Back to IndieWire

In ‘The Walking Dead’s Season 5 Premiere, Blood Flows… But Whose?

In 'The Walking Dead's Season 5 Premiere, Blood Flows... But Whose?

We’ve done the advance spoiler-free reviews, but now it’s time to discuss “The Walking Dead’s” 5th-season premiere in all its bloody glory. The flashbacks that bookended “No Sanctuary” showed is that the residents of Terminus were once good-hearted folk, but now they’re cannibals, and liars to boot, leaving Rick and the gang no choice but to throw them to the walkers. It wouldn’t seem like “The Walking Dead” could get any darker or more nihilistic, but it certainly seems like that’s where it’s headed, with Carol, who Rick threw out of the group for her cold-blooded survival techniques, serving as the survivor’s savior. “You’re either the butcher or the cattle,” and the world is running out of cattle. Sure, they were good people once, but those days are farther away every minute, as are their chances of ever coming back.

Despite all the speculation of major cast deaths, the body count for the premiere was effectively zero — in fact, the show actually (re-)added a character with the post-credits cameo by Lennie James — but when you start the season in a slaughterhouse, someone’s going to end as meat.

Reviews of “The Walking Dead,” Season 5, Episode 1: “No Sanctuary”

Alan Sepinwall, HitFix

If the slaughterhouse scene is as bleak as “The Walking Dead” gets, the episode’s concluding moments are as happy as it’s possible for the show to be. Carol has an emotional reunion with the group, from a tearful Daryl to a smiling Rick (who has, like Tyreese, allowed circumstance to justify forgiving her for what she did back in the prison), and Rick and Carl are in turn reunited with an alive-and-well L’il Asskicker. For a show that at times struggles to make the fates of any of these people compelling, it’s a powerful, effective sequence, and it leaves our group mostly reunited (save for the still-MIA Beth), well-armed, and with a newfound purpose in getting Eugene to Washington.

Zack Handlen, A.V. Club

To a certain degree, the decision to burn through this plot this fast makes sense. It kicks off the season with a bang, and there’s no sense of stalling to fill time. Maybe the writers are still gun-shy after the nightmare that was Hershel’s farm (all the way back in season two). Maybe the plan for the rest of the season has so much going on that it would be impossible to spend any more time dealing with the people who eat people. It’s abrupt, but at least we already have a clear direction in place: the quest to get Eugene to Washington, D.C., where he can use his special knowledge of diseases to rid the world of the zombie plague once and for all. I can’t imagine he’ll succeed, which means yet another brief glimpse of hope to be dangled in front of our heroes before Fate (the writers) cruelly swipes it away, but it’s something.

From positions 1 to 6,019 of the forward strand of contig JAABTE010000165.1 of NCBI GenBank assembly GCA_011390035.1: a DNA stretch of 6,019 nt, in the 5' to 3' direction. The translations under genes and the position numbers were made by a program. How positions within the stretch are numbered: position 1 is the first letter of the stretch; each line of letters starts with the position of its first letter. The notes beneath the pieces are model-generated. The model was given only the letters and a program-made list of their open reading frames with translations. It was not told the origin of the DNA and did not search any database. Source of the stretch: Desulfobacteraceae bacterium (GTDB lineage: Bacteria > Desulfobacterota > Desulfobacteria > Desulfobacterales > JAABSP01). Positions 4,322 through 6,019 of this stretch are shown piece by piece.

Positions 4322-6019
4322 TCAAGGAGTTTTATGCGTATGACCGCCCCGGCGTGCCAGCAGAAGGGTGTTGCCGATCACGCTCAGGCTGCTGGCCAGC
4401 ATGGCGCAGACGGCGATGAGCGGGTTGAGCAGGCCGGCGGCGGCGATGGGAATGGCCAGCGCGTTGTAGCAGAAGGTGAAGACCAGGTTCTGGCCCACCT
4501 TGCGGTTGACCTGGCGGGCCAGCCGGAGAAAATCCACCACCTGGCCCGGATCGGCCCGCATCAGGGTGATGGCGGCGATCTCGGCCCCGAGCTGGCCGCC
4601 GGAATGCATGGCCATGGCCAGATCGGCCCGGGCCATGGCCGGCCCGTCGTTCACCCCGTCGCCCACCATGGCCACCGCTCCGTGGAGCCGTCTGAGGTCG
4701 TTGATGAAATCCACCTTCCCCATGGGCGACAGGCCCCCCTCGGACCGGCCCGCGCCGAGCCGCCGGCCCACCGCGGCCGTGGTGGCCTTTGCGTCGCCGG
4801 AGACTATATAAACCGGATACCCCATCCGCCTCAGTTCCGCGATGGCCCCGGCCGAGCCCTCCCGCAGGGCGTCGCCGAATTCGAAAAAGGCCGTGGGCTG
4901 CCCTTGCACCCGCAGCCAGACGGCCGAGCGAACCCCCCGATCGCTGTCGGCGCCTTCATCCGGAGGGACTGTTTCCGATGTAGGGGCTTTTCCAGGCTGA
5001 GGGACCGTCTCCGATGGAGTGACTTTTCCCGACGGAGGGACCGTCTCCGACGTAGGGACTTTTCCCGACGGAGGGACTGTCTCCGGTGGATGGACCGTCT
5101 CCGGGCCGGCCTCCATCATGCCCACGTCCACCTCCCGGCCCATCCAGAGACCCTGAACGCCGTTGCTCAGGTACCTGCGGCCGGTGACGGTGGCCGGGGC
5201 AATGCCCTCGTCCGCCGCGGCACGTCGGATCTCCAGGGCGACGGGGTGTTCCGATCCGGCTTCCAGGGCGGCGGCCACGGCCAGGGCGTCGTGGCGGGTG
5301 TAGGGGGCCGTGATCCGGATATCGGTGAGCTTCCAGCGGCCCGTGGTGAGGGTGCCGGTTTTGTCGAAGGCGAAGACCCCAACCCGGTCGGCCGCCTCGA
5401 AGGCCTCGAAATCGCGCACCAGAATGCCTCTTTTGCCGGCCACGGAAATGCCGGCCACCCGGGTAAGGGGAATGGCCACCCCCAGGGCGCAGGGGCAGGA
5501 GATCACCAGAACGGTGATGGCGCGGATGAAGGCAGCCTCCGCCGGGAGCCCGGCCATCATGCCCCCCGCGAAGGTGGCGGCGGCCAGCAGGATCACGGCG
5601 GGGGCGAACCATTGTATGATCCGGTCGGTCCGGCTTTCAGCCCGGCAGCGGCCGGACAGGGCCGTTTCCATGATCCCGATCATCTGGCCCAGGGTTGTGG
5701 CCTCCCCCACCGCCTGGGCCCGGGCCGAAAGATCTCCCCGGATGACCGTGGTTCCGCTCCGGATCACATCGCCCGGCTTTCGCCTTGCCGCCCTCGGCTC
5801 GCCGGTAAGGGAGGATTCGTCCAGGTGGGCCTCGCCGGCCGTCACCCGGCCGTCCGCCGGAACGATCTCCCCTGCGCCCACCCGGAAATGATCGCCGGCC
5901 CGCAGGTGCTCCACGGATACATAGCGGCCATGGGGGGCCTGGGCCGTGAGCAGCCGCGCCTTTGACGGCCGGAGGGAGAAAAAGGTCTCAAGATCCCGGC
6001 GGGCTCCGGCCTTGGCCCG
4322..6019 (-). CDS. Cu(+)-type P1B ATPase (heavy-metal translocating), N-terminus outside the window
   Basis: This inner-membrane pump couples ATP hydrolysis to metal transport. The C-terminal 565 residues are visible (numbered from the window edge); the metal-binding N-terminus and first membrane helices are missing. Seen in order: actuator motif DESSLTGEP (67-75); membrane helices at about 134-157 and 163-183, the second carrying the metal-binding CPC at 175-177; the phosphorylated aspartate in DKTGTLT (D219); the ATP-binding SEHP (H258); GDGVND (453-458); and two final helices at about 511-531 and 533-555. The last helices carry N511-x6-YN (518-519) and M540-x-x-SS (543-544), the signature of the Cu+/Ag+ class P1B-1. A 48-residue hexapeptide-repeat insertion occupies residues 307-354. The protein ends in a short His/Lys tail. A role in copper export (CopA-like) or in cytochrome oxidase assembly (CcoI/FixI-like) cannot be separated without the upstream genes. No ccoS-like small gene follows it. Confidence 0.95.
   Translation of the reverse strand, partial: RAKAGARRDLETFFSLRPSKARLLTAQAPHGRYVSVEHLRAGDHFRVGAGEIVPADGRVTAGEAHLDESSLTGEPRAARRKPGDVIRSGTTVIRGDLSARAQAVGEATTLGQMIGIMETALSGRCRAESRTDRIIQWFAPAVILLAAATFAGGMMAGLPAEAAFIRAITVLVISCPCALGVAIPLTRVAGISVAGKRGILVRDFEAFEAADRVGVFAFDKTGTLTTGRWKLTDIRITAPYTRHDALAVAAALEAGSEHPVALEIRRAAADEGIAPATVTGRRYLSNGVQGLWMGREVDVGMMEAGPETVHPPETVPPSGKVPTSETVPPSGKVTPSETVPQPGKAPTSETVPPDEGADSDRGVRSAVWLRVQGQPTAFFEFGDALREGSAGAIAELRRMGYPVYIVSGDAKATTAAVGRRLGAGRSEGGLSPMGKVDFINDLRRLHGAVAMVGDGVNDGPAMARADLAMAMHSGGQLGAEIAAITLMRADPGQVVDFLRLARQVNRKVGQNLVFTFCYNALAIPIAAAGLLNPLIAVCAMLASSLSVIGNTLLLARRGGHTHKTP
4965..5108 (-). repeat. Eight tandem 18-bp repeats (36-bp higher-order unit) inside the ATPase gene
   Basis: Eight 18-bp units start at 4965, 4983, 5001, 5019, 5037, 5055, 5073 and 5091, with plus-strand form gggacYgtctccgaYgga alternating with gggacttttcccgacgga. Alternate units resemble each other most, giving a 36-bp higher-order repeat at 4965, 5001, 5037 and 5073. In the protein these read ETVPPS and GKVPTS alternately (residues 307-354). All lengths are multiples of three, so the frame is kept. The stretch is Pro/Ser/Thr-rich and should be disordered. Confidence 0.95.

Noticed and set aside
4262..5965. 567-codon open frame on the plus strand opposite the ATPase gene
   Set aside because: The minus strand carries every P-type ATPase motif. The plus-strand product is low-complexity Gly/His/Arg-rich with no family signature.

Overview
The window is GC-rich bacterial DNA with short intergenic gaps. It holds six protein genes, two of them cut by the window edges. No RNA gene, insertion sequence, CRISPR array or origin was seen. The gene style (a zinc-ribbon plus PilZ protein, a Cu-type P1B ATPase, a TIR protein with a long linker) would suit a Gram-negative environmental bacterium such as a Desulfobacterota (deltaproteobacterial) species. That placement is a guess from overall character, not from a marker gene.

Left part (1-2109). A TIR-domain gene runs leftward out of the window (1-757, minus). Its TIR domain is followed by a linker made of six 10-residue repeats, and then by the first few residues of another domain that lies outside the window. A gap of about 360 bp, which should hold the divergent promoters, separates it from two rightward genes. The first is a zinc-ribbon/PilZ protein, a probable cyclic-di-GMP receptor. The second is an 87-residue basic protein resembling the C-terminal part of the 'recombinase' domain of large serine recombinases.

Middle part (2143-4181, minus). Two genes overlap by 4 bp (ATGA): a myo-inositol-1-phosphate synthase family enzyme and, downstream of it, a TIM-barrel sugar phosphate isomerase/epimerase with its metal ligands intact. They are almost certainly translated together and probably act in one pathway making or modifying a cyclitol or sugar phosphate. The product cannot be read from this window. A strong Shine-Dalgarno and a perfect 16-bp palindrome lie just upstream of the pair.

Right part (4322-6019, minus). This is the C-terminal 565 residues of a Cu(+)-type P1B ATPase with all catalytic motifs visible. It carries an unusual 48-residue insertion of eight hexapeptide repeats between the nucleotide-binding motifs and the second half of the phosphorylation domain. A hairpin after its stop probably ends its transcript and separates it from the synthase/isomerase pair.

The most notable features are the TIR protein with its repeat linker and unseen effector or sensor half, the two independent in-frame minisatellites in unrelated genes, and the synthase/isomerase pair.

Melissa Leon, Daily Beast

In fact, most of “No Sanctuary” grappled with a question that Carol figured out for herself a long time ago: Are you the butcher or the cattle? By the time Carol is finished blowing Terminus apart, leaving dozens to die in order to save her friends, the answer is pretty clear. Carol is a butcher and now the show’s most fascinating—and formidable—character.

John Saavedra, Den of Geek

My big frustration with this episode is its missed opportunity to cut some of the fat in the cast. Maybe it’s too early to start killing off main characters, but there are really a crapload of them and not enough time to focus on each and every one’s storyline. At least half of them can go. And the fact that a show that’s usually so bloodthirsty is content with teasing us with the almost-deaths of Glenn (Gimple faked us out not once, but TWICE in the premiere), Judith, Tyreese, and Carol…It just comes off as prudish. It’s the writers saying, “Yes, we’re going to kill someone off. You just don’t know who or when. Made you blink!”

Kevin Fitzpatrick, ScreenCrush

Overall, the strongest moments of the premiere lay not in the tense confrontations and explosions, but rather the mostly wordless reunions taking place at the end. Both Daryl and Rick bounded after their toward their lost loved ones like a puppy reuniting with their owners, and the moments played surprisingly sweet and powerful for a series whose emotional components are often seen among its weaker aspects. There will still be plenty of reunions to come, as Beth’s disappearance only gets a quick mention toward the beginning of the episode, but Rick’s unrestrained outpouring over Judith’s survival made a strong cap on a premiere so overly concerned with action (which again, was still pretty tremendous).

Matt Fowler, IGN

We learned a bit about Terminus’ backstory. Just a bit though. I’m still hoping for more. I get that they were set upon by an evil murdering, raping gang, but I personally just need a little bit more horribleness to show me how they could go from who they were to cold-hearted cannibals who eat children. Because there are steps in-between. Hardening up and not trusting anyone is one step. Even raiding other people’s camps could follow. But setting up a “siren’s call”-style haven to lure people in for the kill is another level. 

This Article is related to: Television and tagged